We’ve seen a few references to “tactical belts” popping up lately and started asking ourselves, “what is a tactical belt exactly?” There’s a few different types of belts that would fall under the “tactical” category. The type of belt you select should be based on your intended use. Since belts are part of your everyday carry, it’s important that you select one that balances style, function and comfort.
Trainer or Instructor Tactical Belts
A “true” trainer/instructor belt incorporates some type of clipping mechanism for a carabiner. Instructor/trainer belts are designed to clip into a secure system while "instructing" others in high places during mountain rescue training, although they can be used for emergency rappelling with proper training. Instructor or trainer belts typically feature triple-reinforced stitching and a heavy-duty tension-locking buckle that can withstand at least 5000 lbs of tensile strength to withstand a fall. Depending on your daily activities, these types of belts can be a bit of overkill.
Tactical Riggers Belt
A Riggers belt is designed for rappelling. These belts incorporate some type of ‘V’ or ‘D’ ring for a carabiner to clip into. Much like the instructor belts, they typically feature triple-reinforced stitching and a buckle that can withstand at least 22kN (5000 lbs) of breaking strength. Instructor belts and rigger belts provide an anchor point and are designed to hold up your pants during activities like zip lining, rock climbing, and fast roping. They are not designed to hold your gear, however.
Tactical Gun Belts
A gun belt is designed to hold up both your gun and pants. These belts are typically thicker and stiffer than your typical belt. Gun belts are designed to prevent stretching, twisting and sagging when a weapon is holstered. Gun belts require a great deal of rigidity, meaning manufacturer’s will typically incorporate internal stiffeners or double-reinforced leather to make the belt stiffer. While this may translate to less comfort for some, gun belts will ensure a proper everyday carry.
Tactical Duty Belts
Duty belts are designed to hold up to 15 pounds of equipment, ranging from flashlights, keys and handcuffs to OC spray, batons and duty weapons. These belts must also be compatible with holsters and daily accessories. Similar to a gun belt, duty belts require a great deal of rigidity and are designed to hold lots of heavy gear. They must also be comfortable, however, so as not to cause fatigue or soreness. When it comes to fashion or style, however, this is not a belt that someone would typically wear off-duty.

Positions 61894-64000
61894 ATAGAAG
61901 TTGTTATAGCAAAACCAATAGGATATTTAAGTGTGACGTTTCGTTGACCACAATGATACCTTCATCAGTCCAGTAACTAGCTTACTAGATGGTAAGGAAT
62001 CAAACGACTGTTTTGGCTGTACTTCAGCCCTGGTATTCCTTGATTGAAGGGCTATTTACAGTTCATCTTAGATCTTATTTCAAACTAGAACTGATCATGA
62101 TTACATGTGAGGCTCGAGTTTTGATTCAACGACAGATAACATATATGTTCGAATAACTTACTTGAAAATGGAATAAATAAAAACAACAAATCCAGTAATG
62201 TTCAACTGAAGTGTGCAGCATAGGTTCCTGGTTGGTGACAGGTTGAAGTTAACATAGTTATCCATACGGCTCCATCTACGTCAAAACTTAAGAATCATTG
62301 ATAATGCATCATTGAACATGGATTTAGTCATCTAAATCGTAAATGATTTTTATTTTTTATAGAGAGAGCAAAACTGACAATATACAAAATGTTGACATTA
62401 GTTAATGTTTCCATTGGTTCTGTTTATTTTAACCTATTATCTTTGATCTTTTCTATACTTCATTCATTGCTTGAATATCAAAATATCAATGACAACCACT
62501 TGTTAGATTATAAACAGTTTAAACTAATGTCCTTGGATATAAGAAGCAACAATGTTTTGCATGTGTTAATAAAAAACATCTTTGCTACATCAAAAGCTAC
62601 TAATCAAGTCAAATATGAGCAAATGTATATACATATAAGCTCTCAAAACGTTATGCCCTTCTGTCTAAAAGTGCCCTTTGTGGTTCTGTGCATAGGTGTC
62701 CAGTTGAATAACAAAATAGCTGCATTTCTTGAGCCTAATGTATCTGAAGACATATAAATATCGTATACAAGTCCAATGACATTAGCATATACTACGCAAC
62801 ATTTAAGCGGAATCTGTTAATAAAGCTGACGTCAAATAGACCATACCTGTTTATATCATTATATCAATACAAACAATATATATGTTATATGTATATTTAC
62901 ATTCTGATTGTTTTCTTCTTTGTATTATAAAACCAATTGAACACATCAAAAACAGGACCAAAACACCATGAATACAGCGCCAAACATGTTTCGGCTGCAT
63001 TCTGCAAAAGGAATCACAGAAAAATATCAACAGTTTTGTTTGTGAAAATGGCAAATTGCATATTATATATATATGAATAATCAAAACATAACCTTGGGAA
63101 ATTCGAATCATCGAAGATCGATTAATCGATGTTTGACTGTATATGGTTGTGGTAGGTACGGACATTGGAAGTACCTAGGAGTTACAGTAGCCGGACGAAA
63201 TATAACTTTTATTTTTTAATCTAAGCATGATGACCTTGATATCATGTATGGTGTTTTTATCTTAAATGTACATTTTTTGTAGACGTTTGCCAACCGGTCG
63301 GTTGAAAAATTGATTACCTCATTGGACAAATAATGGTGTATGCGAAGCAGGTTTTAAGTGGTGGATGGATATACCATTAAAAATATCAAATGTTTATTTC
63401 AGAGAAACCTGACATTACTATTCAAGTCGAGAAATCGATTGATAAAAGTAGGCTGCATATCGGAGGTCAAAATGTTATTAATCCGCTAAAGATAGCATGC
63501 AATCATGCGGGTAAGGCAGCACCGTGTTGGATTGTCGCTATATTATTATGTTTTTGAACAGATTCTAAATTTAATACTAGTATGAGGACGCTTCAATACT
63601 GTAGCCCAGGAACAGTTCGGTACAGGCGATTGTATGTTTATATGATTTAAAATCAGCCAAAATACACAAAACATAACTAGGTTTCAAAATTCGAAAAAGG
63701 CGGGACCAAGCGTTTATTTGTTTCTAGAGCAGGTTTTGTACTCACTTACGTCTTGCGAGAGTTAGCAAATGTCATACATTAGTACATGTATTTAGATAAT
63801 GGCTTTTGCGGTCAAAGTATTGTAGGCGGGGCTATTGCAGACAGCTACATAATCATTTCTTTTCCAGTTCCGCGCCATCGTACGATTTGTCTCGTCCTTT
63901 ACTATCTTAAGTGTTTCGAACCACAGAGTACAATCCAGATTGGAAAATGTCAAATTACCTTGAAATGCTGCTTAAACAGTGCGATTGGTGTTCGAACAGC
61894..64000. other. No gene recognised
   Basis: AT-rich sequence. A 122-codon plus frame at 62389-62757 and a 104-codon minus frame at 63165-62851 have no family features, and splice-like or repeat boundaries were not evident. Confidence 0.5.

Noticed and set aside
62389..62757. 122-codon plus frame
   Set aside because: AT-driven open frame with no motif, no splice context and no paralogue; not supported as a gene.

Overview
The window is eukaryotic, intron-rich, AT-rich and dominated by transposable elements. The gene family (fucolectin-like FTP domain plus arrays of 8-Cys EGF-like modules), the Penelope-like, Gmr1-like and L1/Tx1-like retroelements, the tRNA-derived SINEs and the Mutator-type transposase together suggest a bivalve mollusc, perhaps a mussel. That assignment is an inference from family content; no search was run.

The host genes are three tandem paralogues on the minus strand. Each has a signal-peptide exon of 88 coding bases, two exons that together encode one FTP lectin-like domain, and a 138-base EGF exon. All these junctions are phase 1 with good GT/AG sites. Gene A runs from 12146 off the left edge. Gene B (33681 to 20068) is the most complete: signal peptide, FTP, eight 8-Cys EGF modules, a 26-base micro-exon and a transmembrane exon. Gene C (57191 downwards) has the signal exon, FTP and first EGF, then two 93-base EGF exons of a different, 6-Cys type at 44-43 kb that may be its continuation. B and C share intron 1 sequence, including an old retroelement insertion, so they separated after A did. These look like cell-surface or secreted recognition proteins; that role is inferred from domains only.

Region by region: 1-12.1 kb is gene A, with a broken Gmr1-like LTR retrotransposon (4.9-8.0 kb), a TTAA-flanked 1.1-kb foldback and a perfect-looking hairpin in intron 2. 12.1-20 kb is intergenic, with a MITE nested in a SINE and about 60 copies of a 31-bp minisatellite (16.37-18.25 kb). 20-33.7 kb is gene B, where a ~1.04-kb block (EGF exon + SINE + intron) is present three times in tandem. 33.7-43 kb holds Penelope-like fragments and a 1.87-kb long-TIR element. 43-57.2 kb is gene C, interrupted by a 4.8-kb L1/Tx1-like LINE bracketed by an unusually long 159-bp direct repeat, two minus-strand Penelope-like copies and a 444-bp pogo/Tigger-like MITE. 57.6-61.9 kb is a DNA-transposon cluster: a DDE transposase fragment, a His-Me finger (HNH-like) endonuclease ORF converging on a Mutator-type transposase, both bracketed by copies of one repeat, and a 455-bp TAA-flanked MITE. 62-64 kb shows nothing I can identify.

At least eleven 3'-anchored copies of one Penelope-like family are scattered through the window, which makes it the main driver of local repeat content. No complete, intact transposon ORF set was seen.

Tactical Magnetic Latching Belts
Magnetic latching belts are fairly new to the tactical belt world. These belts are certainly not designed for rappelling or fixing yourself into an anchor point. As far as holding up gear, it will really come down to the strength of the magnets. The question really comes down to this, can you trust that the magnets will hold up in a tactical scenario or will a magnetic latching belt leave you with your pants wrapped around your ankles?
Tactical Web Belts
Webbed belts are commonly referred to as “military belts”. These types of belts utilize webbing and a buckle that typically uses friction for tensioning. Web belts are distinguished by their lack of holes in the cord, as opposed to pins, which are commonly found on “normal” belts. This allows the wearer to adjust the belt to the exact size needed. Web belts vary in quality based on the webbing and buckle type used. They can be used for conceal and carry if the webbing is rigid enough and the buckle stays tensioned. Web belts are typically worn in a casual setting. They are not made for rappelling, anchoring or holding a great deal of gear. These belts are really meant for your average daily use (holding your pants up - no frills).
When selecting a tactical belt, the question really comes down to how you plan on using it. While there are all types of variations, the best tactical belt is the one that combines comfort, function and style.